Attached to your cellphone?
Two-thirds of Canadians afraid to be out of contact, poll suggests
“Nurse, give me two milligrams of lorazepam, stat! This man has lost his cellphone!”
Based on a nationwide survey gauging Canadians’ relationship with their phones, tech experts predict the New Year will be fraught with “nomophobia” — the fear of being out of mobile contact.
Responses from 1,040 people revealed that 65 per cent of smartphone and tablet owners feel “naked” when they don’t have their device; 46 sleep with their smartphone next to them while another five per cent keep it in the bed; and 55 per cent check it before they even brush their teeth in the morning.
“The mobile device has become an essential piece of a person’s life,” says Reade Barber, vice-president of mobile and fixed Internet at Rogers Communications.
“That 82 per cent of people are using their smartphone in the bathroom tells you just how important it is to stay connected.”
The findings are showcased in a new report in which Canadians’ forecasts for everything from Internet TV to telecommuting are revealed.
Chief among the trends in the tea leaves is Internet entertainment, with the past year having seen 52 per cent of Canadians increase the amount of TV and movies they watched online.
Men were nearly twice as likely as women to do this — a finding Barber attributes to the over-representation of sports apps on mobile devices.
“Canadians, on average, have 4.5 connected devices in their household,” says Barber.
“And over the next five years, the majority of people we surveyed — about 65 per cent — expect to have seamless connections that allow them to go room to room without missing a second of a TV show, movie or game.”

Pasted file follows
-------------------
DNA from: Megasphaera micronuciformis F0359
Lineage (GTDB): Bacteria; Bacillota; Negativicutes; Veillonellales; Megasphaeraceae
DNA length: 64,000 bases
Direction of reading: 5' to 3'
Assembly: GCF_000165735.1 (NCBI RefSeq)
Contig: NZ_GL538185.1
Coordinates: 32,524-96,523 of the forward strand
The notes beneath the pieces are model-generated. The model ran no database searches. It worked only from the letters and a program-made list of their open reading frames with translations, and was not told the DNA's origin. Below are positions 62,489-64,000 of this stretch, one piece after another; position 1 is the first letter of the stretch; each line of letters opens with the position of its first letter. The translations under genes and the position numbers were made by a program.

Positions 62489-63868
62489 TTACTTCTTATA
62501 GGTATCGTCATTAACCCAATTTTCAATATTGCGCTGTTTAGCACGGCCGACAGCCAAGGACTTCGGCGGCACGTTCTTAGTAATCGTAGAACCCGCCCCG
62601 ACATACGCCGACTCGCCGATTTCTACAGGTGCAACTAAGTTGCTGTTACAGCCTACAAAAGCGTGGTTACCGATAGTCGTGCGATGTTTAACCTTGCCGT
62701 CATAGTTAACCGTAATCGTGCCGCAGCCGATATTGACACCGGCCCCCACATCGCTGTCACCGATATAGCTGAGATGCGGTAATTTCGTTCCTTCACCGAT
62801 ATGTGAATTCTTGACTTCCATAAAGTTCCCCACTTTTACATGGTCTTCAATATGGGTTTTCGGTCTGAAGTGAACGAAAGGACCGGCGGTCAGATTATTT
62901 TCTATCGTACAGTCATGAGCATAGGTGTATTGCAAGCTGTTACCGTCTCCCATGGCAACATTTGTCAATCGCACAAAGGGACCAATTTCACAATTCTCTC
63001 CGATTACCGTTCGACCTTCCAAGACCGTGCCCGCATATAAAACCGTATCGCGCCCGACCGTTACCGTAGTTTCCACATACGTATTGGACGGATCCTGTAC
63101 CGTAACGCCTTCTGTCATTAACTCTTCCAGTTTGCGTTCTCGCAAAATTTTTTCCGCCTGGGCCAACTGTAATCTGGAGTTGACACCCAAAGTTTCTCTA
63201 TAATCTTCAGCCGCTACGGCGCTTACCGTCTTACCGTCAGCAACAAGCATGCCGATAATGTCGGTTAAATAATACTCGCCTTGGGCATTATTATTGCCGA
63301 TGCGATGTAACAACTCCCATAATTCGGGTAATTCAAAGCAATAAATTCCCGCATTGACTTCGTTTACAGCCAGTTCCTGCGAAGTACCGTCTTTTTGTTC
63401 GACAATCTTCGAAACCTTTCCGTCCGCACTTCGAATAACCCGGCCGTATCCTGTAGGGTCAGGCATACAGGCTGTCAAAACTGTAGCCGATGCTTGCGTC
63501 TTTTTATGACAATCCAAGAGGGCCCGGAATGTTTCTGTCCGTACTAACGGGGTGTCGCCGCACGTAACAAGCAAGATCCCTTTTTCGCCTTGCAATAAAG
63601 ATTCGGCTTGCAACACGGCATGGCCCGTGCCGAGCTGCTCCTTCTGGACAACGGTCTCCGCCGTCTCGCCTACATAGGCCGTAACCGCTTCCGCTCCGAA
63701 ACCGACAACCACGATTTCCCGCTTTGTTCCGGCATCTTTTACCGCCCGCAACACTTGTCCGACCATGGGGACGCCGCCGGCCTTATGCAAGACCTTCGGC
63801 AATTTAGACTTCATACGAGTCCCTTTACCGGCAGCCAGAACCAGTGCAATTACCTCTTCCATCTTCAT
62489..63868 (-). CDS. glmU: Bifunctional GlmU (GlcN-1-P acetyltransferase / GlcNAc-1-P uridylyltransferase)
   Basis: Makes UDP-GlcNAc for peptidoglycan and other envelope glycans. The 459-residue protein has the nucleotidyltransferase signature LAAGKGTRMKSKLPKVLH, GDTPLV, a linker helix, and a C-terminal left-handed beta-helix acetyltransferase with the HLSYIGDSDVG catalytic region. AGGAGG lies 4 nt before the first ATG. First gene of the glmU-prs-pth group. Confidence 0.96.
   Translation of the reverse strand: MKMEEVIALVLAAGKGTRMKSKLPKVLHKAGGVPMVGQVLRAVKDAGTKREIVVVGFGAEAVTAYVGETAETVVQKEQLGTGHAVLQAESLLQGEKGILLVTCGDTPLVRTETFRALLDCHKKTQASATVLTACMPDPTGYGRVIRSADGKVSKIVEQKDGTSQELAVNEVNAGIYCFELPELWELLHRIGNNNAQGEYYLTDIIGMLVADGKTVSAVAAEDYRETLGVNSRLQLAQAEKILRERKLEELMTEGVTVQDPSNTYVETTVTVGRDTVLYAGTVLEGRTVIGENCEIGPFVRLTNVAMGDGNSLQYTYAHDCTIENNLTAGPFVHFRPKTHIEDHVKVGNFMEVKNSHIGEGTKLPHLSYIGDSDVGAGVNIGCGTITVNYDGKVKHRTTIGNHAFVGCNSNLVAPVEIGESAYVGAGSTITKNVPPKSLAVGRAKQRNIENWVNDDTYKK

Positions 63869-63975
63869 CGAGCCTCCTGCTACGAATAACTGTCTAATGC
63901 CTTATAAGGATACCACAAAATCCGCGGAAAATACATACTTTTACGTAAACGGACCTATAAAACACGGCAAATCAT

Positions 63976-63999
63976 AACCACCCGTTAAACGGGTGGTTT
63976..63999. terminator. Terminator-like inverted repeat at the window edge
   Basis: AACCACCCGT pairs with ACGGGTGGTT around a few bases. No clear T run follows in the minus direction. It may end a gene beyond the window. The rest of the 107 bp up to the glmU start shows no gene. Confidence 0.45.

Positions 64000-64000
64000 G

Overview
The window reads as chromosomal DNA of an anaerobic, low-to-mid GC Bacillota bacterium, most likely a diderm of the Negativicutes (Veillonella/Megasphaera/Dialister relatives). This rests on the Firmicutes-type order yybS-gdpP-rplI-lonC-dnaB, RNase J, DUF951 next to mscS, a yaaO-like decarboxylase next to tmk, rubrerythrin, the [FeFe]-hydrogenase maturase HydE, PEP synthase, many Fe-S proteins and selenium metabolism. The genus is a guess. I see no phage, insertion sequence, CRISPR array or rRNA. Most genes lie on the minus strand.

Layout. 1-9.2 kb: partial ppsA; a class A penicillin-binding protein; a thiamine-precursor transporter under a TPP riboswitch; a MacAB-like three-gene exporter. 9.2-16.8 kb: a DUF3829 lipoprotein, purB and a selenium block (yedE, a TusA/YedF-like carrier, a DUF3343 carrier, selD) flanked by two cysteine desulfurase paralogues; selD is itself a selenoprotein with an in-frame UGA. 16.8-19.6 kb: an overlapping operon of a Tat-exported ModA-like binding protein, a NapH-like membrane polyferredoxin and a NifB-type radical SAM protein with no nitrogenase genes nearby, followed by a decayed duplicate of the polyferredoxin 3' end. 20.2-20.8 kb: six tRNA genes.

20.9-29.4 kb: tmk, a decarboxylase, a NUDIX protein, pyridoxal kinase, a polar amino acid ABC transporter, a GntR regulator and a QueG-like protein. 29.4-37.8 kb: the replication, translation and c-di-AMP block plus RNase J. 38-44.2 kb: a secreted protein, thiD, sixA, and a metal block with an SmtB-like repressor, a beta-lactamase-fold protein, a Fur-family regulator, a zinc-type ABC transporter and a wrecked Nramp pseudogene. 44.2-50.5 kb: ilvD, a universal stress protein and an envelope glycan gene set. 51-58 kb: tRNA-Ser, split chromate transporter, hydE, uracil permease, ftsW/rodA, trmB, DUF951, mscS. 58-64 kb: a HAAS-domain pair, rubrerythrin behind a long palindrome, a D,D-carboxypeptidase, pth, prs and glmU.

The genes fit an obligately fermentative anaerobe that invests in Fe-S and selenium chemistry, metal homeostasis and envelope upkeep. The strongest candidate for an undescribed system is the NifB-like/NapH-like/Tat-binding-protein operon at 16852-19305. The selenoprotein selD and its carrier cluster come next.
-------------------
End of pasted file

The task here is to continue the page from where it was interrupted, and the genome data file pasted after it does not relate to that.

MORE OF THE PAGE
Linked to that belief is the general trend toward integration, as demonstrated by “technology ecosystems” such as Windows 8.
Fully 82 per cent of those surveyed felt 2013 would see more symbiotic relationships between devices (say, a Mac desktop communicating wirelessly with an iPhone).
Working from home is also expected to increase, with 59 per cent of Canadians believing that cloud services, combined with faster mobile networks, will enable better productivity and ultimately more telecommuting.
Another projected shift is in mobile payments, which in 2012 were only used by roughly one in 10 people.
Within two years, Canadians predict that this type of transaction — paying for a purchase with a smartphone, for instance — will reach critical mass.
E-reading is also top of mind for the future. Rogers finds nearly eight in 10 people think sales of digital books will skyrocket in 2013, while roughly the same proportion expect magazine-reading will continue its migration from paper to screen.
“It could be on a phone, it could be on an e-reader, or it could be on a tablet,” says Barber. “There are so many device choices that (this trend) is exploding.”